Reading before going to bed can lead to improved sleep, new research suggests.

The findings follow a study involving almost 1,000 people from 43 countries which was overseen by the Health Research Board (HRB) based at NUI Galway. 

Last December, 991 people around the world agreed to take part in the trial.

They were divided into two randomly selected groups of pre-bedtime readers and those who would not read before turning out the light. 

The seven-day study found 42% of those who read found their sleep improved.

This compared with 28% in the non-reading cohort, who found they slept better without taking up a book.

On the other hand, 10% of those who did read and 16% of those who did not read reported a poorer night's rest. 

The decision to investigate the potential difference reading in bed had on sleep came as part of an innovative approach where study participants themselves oversee the entire research process.

They select the topic they want to investigate, develop a trial, carry out the study and then report on the findings.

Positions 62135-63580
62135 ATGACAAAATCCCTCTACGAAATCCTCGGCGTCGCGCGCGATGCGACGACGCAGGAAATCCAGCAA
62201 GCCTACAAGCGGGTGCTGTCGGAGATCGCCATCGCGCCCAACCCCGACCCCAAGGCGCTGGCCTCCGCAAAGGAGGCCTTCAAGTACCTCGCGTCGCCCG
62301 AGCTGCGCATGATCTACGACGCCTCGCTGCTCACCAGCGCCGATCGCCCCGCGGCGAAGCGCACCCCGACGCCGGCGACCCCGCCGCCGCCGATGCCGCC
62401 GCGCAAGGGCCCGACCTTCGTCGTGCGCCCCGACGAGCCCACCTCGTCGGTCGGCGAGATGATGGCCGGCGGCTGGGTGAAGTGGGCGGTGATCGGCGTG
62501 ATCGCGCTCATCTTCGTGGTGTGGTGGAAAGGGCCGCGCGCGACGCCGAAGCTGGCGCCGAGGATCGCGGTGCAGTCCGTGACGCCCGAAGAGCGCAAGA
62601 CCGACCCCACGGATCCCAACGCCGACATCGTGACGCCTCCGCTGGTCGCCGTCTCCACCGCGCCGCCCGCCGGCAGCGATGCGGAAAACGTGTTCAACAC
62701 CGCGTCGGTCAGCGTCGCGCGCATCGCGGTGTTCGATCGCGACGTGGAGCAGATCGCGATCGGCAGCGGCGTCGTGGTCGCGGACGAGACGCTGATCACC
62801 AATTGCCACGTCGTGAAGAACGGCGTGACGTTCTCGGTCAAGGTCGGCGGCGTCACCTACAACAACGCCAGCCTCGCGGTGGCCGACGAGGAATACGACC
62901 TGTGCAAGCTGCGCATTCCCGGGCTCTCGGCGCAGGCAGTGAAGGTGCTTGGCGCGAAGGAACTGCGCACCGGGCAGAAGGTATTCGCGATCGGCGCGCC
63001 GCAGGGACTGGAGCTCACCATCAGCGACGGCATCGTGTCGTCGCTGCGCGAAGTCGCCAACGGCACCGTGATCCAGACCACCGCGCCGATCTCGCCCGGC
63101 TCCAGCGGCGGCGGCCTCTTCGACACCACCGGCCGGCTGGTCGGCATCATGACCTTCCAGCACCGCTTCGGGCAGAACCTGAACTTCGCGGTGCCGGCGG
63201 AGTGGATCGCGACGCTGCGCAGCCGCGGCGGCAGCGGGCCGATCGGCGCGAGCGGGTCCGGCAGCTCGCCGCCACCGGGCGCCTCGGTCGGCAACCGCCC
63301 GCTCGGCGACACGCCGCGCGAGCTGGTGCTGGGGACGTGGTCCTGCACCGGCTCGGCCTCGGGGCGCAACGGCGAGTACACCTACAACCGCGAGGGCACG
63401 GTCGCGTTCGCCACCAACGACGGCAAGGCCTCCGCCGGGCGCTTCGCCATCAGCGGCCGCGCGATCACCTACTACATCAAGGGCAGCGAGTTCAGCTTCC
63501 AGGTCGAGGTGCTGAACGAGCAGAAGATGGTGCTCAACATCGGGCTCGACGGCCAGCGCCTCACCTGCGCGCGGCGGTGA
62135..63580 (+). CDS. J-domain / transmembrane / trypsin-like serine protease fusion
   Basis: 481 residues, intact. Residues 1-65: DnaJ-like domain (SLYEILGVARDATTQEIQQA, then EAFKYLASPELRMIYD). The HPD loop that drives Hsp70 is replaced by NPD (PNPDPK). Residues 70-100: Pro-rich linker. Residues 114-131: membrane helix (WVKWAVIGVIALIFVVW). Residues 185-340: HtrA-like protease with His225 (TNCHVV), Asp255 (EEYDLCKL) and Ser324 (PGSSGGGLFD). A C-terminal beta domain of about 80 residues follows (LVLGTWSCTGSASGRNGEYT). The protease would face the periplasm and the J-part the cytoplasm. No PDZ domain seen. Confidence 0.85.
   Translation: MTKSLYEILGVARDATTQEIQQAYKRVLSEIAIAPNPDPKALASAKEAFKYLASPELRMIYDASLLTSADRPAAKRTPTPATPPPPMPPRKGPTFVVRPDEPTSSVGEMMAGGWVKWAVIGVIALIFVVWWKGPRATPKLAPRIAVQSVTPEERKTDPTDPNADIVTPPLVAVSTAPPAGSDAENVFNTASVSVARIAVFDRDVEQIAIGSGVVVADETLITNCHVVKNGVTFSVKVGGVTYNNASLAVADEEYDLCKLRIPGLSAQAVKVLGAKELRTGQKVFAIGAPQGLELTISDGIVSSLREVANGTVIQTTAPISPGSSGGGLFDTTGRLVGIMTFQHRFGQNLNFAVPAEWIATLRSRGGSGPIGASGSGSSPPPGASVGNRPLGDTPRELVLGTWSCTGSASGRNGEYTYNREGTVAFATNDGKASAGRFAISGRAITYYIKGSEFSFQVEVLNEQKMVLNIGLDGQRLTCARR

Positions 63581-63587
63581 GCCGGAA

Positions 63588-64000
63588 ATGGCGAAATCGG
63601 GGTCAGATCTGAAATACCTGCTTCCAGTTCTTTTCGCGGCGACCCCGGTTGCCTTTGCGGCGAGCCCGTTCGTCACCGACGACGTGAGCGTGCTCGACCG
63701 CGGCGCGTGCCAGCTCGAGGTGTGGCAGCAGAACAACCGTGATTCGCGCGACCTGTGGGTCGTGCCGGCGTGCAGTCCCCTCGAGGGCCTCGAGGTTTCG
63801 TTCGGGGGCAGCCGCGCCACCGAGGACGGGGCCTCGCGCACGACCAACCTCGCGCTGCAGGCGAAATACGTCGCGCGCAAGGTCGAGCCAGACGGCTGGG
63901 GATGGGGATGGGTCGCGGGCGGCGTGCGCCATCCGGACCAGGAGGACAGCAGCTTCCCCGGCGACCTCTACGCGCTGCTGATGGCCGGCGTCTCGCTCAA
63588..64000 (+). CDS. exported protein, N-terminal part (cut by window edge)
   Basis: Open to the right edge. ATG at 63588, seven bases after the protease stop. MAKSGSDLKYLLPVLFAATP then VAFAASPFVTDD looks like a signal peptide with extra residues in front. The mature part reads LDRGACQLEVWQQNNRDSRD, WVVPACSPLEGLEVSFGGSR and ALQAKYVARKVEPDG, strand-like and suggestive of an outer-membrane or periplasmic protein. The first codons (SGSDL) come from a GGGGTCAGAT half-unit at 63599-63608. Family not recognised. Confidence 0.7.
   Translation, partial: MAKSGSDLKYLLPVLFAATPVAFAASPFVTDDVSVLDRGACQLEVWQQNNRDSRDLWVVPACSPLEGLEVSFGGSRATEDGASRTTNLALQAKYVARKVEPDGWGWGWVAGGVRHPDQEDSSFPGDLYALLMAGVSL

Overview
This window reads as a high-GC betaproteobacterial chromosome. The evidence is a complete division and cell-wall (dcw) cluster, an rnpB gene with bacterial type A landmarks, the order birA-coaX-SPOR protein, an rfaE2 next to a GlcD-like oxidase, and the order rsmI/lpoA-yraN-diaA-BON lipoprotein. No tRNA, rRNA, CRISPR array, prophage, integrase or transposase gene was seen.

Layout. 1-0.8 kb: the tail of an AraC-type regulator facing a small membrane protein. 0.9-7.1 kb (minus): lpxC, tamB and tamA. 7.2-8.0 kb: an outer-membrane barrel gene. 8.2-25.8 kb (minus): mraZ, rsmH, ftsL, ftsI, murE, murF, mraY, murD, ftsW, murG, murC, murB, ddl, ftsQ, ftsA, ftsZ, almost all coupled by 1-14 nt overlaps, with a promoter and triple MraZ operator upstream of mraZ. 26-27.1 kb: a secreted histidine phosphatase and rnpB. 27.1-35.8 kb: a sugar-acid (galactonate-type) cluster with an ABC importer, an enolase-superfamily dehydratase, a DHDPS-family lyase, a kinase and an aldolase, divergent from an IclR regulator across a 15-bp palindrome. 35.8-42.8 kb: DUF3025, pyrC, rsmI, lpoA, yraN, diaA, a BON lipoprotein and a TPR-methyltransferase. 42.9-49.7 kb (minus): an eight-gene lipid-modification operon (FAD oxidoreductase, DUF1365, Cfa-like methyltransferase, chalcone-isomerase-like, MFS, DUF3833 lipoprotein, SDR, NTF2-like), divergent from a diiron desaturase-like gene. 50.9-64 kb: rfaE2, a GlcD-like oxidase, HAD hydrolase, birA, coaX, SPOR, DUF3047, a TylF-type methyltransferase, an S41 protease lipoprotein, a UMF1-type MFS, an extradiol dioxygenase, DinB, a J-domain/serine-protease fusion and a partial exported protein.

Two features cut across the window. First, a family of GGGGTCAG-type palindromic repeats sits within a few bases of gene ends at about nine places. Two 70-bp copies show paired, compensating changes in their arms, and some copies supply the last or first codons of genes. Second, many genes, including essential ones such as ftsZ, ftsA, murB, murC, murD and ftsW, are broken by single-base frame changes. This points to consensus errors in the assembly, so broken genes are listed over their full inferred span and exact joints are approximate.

The initiative aims to increase understanding of randomised research so people can see the importance of clinical trials for establishing useful information.

NUI Galway says such trials provide reliable and robust evidence on the benefits, harms and costs of health care so that people can make informed choices.

'The People's Trial' into reading at bedtime is the first of its kind to involve members of the public. 

The HRB’s Scientific Director, Professor Declan Devane, said there had been a huge international response to the call for participants.

He said the initiative showed the value of explaining health research methods. 

Professor Devane added that, because of the results, he intends to start reading before bed again.